“We are going commercial,” Uber CEO Travis Kalanick announced to Bloomberg Businessweek with regard to the company's decision to allow — conscript? — customers into using its driverless cars in Pittsburgh. “This can’t just be about science.”
Beginning in the next few weeks, riders hailing Uber vehicles in Pittsburgh, the city where Uber formed a strategic partnership with Carnegie Mellon University only to essentially poach its professors, may find themselves in the backseat of a car that will operate, for the most part, by itself. Those vehicles will be modified Volvo XC90 SUVs sporting sensors, lasers, radar, and GPS, cars procured as part of a $300 million deal with Volvo according to an AP report. Importantly, that deal is not exclusive — Uber will source its driverless cars from whoever can produce them the fastest, in all likelihood, and says it won't make its own cars.
Passengers won't be alone in their autonomous Uber vehicles — not yet, anyway — instead, they'll be joined by two supervisors occupying the front seats, one taking over when necessary and another taking notes and monitoring operations. As a bonus for being a guinea pig in their new vehicles, autonomous Uber rides will be free to riders.
So, this is happening fast... really fast. That's because, as everyone knows by now, it's a race, and furthermore, it's a race Uber can't afford to lose. “The minute it was clear to us that our friends in Mountain View were going to be getting in the ride-sharing space, we needed to make sure there is an alternative [self-driving car],” Kalanick said “Because if there is not, we’re not going to have any business.” The fight is “is basically existential for us,” Kalanick added.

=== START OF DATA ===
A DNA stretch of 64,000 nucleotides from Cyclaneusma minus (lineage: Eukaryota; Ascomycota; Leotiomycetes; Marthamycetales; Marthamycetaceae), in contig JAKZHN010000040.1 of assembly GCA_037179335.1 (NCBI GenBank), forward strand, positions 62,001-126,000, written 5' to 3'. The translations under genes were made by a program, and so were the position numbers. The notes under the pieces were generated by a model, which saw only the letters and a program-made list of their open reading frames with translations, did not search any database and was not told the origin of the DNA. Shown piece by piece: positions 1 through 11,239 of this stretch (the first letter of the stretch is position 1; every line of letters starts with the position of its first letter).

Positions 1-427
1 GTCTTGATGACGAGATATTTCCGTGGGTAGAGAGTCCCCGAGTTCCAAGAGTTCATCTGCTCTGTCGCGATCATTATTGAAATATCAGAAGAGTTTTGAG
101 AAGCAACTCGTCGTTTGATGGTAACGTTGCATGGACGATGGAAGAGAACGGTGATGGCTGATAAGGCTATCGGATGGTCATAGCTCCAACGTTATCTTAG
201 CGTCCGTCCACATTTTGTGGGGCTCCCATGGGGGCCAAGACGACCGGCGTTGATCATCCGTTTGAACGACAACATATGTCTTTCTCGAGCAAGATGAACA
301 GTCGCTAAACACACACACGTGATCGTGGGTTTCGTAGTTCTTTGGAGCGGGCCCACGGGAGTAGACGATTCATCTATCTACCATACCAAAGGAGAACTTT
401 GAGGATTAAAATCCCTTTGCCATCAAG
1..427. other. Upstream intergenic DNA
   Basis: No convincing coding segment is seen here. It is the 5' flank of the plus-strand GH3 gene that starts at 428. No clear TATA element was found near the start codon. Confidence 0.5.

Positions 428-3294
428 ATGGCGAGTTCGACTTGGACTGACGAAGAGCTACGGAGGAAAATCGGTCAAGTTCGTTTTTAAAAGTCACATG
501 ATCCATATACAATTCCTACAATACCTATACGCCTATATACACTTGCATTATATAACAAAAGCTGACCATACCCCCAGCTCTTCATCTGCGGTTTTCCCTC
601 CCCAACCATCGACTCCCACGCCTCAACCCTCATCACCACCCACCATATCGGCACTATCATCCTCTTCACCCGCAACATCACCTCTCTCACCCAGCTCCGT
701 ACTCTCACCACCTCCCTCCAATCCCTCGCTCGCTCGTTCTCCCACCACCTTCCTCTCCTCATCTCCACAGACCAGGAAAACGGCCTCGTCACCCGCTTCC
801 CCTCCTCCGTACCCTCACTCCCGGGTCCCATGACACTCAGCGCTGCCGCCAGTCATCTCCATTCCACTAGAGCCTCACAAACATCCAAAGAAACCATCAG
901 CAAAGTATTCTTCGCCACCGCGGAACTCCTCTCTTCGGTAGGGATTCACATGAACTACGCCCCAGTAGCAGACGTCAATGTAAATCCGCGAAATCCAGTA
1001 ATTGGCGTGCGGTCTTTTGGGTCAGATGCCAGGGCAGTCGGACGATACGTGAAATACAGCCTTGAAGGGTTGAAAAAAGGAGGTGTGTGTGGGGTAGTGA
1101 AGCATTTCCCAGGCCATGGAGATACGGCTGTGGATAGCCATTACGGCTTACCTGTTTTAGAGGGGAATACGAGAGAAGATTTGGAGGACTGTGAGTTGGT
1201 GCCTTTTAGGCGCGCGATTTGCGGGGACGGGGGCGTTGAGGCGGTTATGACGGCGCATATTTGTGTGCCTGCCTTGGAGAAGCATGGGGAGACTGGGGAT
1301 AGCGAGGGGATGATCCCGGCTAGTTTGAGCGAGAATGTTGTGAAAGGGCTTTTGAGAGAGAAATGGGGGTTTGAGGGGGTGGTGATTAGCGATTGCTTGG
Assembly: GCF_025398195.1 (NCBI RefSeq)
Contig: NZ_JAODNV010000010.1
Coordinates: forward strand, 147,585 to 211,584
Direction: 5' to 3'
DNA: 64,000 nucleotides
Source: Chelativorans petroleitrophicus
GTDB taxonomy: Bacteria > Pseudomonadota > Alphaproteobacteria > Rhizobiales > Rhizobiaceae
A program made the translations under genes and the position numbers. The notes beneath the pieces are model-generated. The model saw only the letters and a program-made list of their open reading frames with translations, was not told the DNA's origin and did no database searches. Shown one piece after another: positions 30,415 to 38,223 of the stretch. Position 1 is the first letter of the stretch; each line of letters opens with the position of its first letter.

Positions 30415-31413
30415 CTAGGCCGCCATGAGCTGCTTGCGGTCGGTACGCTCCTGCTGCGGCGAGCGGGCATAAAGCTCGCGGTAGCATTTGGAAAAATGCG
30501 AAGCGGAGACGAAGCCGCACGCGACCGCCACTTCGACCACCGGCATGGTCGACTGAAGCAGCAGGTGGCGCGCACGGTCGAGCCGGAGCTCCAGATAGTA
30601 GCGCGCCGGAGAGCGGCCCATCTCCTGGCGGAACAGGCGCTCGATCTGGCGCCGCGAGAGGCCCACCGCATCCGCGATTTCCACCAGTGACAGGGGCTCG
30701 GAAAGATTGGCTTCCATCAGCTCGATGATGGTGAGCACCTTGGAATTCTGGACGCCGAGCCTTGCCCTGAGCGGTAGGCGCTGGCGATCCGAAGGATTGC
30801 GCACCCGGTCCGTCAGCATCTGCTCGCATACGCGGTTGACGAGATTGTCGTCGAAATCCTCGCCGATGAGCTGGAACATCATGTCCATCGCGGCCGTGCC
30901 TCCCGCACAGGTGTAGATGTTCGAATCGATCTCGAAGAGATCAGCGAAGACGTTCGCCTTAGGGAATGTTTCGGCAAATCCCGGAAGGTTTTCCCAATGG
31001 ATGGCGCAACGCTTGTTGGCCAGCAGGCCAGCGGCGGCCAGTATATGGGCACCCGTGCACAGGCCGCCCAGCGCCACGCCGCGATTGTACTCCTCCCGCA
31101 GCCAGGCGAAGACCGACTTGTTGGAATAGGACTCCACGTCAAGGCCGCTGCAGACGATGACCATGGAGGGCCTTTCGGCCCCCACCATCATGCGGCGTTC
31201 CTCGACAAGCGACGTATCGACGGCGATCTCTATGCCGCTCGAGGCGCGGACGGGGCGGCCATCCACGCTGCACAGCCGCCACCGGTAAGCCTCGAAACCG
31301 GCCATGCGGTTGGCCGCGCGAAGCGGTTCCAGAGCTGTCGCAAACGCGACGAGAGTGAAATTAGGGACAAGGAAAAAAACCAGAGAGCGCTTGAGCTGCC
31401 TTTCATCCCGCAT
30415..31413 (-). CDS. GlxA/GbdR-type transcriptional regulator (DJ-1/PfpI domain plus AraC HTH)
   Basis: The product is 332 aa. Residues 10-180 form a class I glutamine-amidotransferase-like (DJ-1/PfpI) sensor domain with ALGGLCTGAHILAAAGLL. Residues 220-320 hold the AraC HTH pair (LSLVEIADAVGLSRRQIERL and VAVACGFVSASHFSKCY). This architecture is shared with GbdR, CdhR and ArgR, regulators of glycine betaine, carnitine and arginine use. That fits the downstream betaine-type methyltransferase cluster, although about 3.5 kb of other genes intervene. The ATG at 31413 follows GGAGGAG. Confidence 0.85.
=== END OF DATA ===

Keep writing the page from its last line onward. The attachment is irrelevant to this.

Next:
Somewhat scarily, Raffi Krikorian, the company’s engineering director, admits that Uber's move-fast-and-break-things approach will probably break some things. "We’re interacting with reality every day,” he said to Bloomberg. “It’s coming,” he added, seeming to indicate, by the word it, a disaster, while also very carefully avoiding saying that explicitly.
How did Uber get its self-driving squad into high gear? A key acquisition, announced today, of a self-driving big-rig truck technology called Otto for about $680 million. Otto;s co-founder Anthony Levandowski and others departed Google's autonomous vehicle operations to pursue their startup dreams, considering the problem of large trucks driving by themselves in highway traffic to be within reach. Otto, based in SoMa is already testing its fleet on highways near San Francisco.
Now Uber gets their technology, in particular their own mapping technology, to quickly learn about new environments and speed up self-driving vehicles understanding of roads and obstacles. "Otto plus Uber is a dream team," Kalanick writes in a blog post.
Levandowski and Kalanick met, as one does, at a TED talk, and while planning their union would take long, 1-mile secret walks together. “I feel like we’re brothers from another mother,” Kalanick said of Levandowski. Now they're brothers in arms.